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Vol. I, Haven of Liberty, 2012 Runner-Up for the Dixon Ryan Manuscript Award presented by the New York Historical Association New York Jews, so visible and integral to the culture, economy and politics of America’s greatest city, has eluded the grasp of historians for decades. Surprisingly, no comprehensive history of New York Jews has ever been written. City of Promises: The History of the Jews in New York, a three volume set of original research, pioneers a path-breaking interpretation of a Jewish urban community at once the largest in Jewish history and most important in the modern world.
Volume I, Haven of Liberty, by historian Howard Rock, chronicles the arrival of the first Jews to New York (then New Amsterdam) in 1654and highlights their political and economic challenges. Overcoming significant barriers, colonial and republican Jews in New York laid the foundations for the development of a thriving community.
Volume II, Emerging Metropolis, written by Annie Polland and Daniel Soyer, describes New York’s transformation into a Jewish city. Focusing on the urban Jewish built environment—its tenements and banks, synagogues and shops, department stores and settlement houses—it conveys the extraordinary complexity of Jewish immigrant society.
Volume III, Jews in Gotham, by historian Jeffrey S.Gurock, highlights neighborhood life as the city’s distinctive feature. New York retained its preeminence as the capital of American Jews because of deep roots in local worlds that supported vigorous political, religious, and economic diversity.
Each volume includes a “visual essay” by art historian Diana Linden interpreting aspects of life for New York’s Jews from their arrival until today. These illustrated sections, many in color, illuminate Jewish material culture and feature reproductions of early colonial portraits, art, architecture, as well as everyday culture and community.
Overseen by noted scholar Deborah Dash Moore, City of Promises offers the largest Jewish city in the world, in the United States, and in Jewish history its first comprehensive account.
About the Author
Deborah Dash Moore is Frederick G. L. Huetwell Professor of History and Judaic Studies at the University of Michigan. An historian of American Jews, she has published an acclaimed trilogy examining the years from 1920 to 1960, including the experience of Jewish soldiers in World War II. Her work regularly garners awards.
Jeffrey S. Gurock is Libby M. Klaperman Professor of Jewish History at Yeshiva University. A prize-winning author, he has written or edited fifteen books in American Jewish history. Gurock has served as chair of the Academic Council of the American Jewish Historical Society and as associate editor of American Jewish History. He lives with his family in the Riverdale section of the Bronx.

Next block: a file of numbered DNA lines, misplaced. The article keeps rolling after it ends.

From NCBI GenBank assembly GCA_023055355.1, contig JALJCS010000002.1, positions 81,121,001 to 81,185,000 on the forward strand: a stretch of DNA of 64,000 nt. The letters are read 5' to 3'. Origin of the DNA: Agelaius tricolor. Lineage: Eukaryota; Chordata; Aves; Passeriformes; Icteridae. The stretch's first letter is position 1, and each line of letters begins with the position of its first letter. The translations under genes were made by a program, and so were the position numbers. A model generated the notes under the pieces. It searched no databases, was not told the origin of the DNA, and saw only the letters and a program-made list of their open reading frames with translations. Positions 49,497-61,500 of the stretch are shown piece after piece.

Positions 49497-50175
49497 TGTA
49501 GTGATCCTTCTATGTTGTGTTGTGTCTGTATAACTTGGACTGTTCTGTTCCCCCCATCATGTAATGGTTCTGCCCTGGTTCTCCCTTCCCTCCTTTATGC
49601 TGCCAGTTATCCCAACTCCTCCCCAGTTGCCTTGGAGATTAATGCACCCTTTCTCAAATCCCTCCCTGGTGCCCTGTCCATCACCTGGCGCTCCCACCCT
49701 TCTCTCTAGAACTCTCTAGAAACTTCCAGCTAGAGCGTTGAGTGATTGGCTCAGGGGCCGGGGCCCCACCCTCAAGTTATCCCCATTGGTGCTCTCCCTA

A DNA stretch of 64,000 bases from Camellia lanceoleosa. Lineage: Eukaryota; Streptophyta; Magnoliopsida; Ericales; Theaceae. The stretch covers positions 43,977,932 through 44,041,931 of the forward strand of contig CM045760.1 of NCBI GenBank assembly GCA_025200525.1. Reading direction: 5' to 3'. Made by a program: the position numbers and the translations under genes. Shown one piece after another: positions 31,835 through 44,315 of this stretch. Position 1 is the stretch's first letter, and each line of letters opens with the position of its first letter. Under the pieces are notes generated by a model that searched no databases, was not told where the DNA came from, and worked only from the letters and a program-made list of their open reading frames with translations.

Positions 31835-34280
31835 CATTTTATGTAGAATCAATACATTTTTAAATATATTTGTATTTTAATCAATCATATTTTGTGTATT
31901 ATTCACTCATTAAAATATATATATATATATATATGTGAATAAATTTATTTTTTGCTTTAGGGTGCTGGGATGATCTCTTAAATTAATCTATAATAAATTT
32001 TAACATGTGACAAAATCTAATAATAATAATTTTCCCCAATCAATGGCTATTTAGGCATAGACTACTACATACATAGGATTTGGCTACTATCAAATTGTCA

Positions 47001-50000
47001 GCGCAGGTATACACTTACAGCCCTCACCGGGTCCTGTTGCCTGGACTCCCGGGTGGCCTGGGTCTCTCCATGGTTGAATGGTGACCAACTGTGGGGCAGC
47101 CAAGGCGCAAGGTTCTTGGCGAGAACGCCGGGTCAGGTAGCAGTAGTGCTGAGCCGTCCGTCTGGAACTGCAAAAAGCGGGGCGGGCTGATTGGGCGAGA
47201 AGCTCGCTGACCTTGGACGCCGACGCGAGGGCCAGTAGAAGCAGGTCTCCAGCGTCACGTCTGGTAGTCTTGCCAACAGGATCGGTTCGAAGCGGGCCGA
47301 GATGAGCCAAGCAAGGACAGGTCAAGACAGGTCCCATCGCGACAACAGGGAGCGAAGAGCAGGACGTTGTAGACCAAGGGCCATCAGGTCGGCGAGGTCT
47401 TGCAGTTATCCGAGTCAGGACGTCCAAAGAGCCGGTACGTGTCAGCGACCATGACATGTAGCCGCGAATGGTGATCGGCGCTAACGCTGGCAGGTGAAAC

Annie Polland is Senior Vice President for Programs and Education at the Lower East Side Tenement Museum.
A native New Yorker, Daniel Soyer teaches history at Fordham University in the Bronx. He is the author of the prize-winning Jewish Immigrant Associations and American Identity in New York, 1880-1939, and co-editor and translator of My Future Is in America: East European Jewish Immigrant Autobiographies. He lives in Brooklyn.
Diana L. Linden is an art historian who has taught at Pitzer College and the University of Southern California and served as Museum Educator at the Brooklyn Museum of Art.
Table of ContentsForeword by Deborah Dash Moore, General Editor General Editor’s Acknowledgments Authors’ Acknowledgments IntroductionNeighborhood Networks“Radical Reform”Moorish Manhattan Immigrant CitadelsCapital of the Jewish World ews at the Polls: Th e Rise of the Jewish Style in New York Politics Jews and New York Culture ConclusionVisual EssayNotes Bibliography Index About the AuthorsForeword by Deborah Dash Moore, General EditorGeneral Editor’s Acknowledgments Author’s Acknowledgments PrologueBuilding and Sustaining Common Ground Friends or IdeologuesDuring Catastrophe and Triumph Élan of a Jewish City Crises and Contention Amid Decline and Revival Renewed ActivismEpilogueVisual EssayDiana L. LindenNotesBibliographyIndex About the AuthorForeword by Deborah Dash Moore, General Editor General Editor’s Acknowledgments Author’s Acknowledgments Introduction A Dutch Beginning A Merchant Community A Synagogue Community The Jewish Community and the American RevolutionThe Jewish Community of Republican New YorkA Republican Faith New York’s Republican Rabbi and His CongregationBeyond the Synagogue in Antebellum New York Division, Display, Devotion, and DefenseTh e Challenge of Reform Politics, Race, and the Civil War ConclusionVisual EssayNotes Select Bibliography Index About the Author
Most Helpful Customer Reviews
I purchased this early for a Hanukkah gift. It is beautifully packaged as a gift set. Since it is a gift, the volumes sre unopened, so while I cannot comment at this point on the content, I can share that we are happy to be giving it to a much loved family member.